News

Smart Contact Lenses for Cancer Diagnostics and Screening



August 11, 2022

(LOS ANGELES)
– Scientists from the Terasaki Institute for Biomedical Innovation (TIBI) have developed a contact lens that can capture and detect exosomes, nanometer-sized vesicles found in bodily secretions which have the potential for being diagnostic cancer biomarkers. TThe lens was designed to have microchambers with antibodies that can capture exosomes found in tears. This antibody- conjugated signaling microchamber contact lens (ABSM-CL) can be stained for detection with nanoparticle-tagged specific antibodies for selective visualization. This offers a potential platform for cancer pre-screening and a supportive diagnostic tool that is easy, rapid, sensitive, cost-effective, and non-invasive.

Tissue Bioprinting for Biology and Medicine



August 10, 2022

(LOS ANGELES)
– In a recent paper published in Cell, TIBI scientist Mohsen Akbari, Ph.D., reviews the most recent breakthroughs and innovations in tissue bioprinting. He also presents its various applications, the remaining challenges and outlook for the future.

Read More

Destroying Tumor Cells: Targeted Immunotherapy Using Injectable Materials



August 1, 2022

(LOS ANGELES)
– Researchers at the Terasaki Institute for Biomedical Innovation (TIBI) have developed and optimized a minimally invasive method for more targeted, efficient, and sustained delivery of immunotherapeutic treatments for cancer. Such a targeted approach cuts down on the higher dosages and possible deleterious side effects that are experienced when more systemic treatment methods are employed.

Terasaki Institute for Biomedical Innovation and Openwater Form Collaboration



July 6, 2022

(LOS ANGELES)
– The Terasaki Institute for Biomedical Innovation (TIBI) has formally signed a collaborative agreement with San Francisco-based Openwater. TIBI, founded in 2020, fosters personalized medicine with their scientific research platforms for physiological models, devices, implants, cells, biomaterials and nutrition. They also incorporate business and technology transfer experts to adapt and develop their innovations for real-world use in the clinic.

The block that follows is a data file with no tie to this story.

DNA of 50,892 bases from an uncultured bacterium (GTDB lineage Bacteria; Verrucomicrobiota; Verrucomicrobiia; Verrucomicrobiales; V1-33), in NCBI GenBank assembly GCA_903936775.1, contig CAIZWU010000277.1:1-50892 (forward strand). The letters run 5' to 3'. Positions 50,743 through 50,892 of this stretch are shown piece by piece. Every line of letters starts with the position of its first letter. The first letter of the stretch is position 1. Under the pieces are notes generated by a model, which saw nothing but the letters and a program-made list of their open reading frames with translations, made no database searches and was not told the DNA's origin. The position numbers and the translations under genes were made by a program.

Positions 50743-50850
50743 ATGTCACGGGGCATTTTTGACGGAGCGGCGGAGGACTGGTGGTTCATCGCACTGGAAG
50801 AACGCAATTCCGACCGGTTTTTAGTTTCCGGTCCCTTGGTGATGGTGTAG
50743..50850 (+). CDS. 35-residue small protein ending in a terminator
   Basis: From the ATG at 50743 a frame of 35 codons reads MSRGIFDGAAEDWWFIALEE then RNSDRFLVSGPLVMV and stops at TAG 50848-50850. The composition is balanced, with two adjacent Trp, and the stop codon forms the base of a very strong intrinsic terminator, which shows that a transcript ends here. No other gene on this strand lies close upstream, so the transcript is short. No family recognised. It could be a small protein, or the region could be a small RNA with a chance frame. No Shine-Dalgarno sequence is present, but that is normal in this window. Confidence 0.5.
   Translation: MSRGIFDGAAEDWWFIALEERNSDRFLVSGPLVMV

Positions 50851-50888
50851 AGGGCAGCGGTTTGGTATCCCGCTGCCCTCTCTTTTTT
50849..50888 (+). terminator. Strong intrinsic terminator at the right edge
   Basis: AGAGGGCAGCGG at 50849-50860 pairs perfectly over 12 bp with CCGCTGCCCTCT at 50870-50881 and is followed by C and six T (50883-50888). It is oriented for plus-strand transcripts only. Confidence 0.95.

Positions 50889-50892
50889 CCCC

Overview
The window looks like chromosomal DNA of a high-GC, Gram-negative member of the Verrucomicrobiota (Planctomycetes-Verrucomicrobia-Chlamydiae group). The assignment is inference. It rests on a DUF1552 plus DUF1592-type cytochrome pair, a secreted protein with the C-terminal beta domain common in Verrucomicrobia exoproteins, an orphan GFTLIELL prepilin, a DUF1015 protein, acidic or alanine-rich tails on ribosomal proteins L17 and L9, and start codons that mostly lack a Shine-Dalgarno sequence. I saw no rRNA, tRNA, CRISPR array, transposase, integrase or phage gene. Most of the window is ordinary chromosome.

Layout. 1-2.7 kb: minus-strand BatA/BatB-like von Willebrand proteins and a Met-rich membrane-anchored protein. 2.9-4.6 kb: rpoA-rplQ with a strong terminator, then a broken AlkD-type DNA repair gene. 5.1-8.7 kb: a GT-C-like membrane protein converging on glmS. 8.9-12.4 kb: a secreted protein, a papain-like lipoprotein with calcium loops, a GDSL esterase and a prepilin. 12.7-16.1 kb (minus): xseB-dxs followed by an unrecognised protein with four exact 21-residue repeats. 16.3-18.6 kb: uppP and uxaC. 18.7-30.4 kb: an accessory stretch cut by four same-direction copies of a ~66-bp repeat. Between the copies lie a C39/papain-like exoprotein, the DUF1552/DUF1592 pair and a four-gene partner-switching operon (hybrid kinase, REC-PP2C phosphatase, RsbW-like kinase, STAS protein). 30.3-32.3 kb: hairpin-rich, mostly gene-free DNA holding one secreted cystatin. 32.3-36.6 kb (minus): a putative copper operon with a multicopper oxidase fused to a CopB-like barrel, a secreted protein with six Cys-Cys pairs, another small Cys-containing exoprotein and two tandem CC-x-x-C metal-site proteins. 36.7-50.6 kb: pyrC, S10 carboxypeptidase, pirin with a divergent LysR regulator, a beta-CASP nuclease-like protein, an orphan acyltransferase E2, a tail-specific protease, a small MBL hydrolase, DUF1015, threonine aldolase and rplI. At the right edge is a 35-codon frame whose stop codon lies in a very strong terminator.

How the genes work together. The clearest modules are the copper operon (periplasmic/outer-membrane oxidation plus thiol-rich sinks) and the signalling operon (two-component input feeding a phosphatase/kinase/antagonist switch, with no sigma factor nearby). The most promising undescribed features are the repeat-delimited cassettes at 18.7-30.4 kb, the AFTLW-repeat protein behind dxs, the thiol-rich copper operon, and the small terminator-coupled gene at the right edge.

Ovarian Cancer in the Fatty Omentum: Metabolic Enzyme’s Key Role in Tumor Metastasis



July 1, 2022

(LOS ANGELES)
– In their recent publication in Cell Reports, a team of scientists, led by Xiling Shen, Ph.D., Chief Scientific Officer at the Terasaki Institute for Biomedical Innovation (TIBI), has demonstrated the pivotal role of an enzyme, glucose-6-phosphate dehydrogenase (G6PD), in facilitating ovarian cancer (OC) growth and metastasis in the omentum, a curtain of fatty tissue found in the abdominal cavity.

TIBI Innovation-The Future of Drug and Therapeutic Testing and Validation


By Megan Bettilyon

Not all science leads to innovative outcomes – in fact, it’s rare when the day-to-day work of a wet-lab comes across something new. You can, however, stack the deck in your favor by encouraging yourself, and your team, to try something new. Push the boundaries of what is known and be willing to accept failure as a step toward success. You can choose to be innovative; you can choose to surround yourself with people who think differently. This is when the magic happens. This is where the Terasaki Institute for Biomedical Innovation (TIBI) recently found a way to change the game in how we can bring novel therapeutics to market faster, cheaper, and more effectively.

Self-plugging Microneedles Offer Potential to Improve Delivery of Drugs into the Eyeball

Published research on new eye treatment delivery shows improvement over hypodermic needles



June 17, 2022

(LOS ANGELES)
– A collaborative team, including scientists from the Terasaki Institute for Biomedical Innovation (TIBI), has developed a novel, self-plugging microneedle for injecting therapeutics into the eyes, potentially solving one of the major challenges of treating eye diseases – accurate delivery of therapeutic drugs to the retina, while guarding against possible complications at the injection site.

Western diets rich in fructose and fat cause diabetes via glycerate-mediated loss of pancreatic islet cells

Scientists find a new link between fructose and diabetes aggravated by dietary fat



June 9, 2022

(LOS ANGELES)
– Those who are habitually inclined to consume burgers, fries and soda may think twice about their dietary choices following scientists’ latest findings about high-fat, high-fructose diets.

As reported in their recent publication in Cell Metabolism, a collaborative team, led by Xiling Shen, Ph.D., Chief Scientific Officer at the Terasaki Institute for Biomedical Innovation (TIBI), discovered that a high-fat diet can increase fructose metabolism in the small intestine, leading to release of a fructose-specific metabolite called glycerate into circulation. Circulating glycerate can subsequently cause damage of the insulin-producing pancreatic beta cells, increasing the risk of glucose tolerance disorders, such as Type 2 diabetes mellitus (T2DM).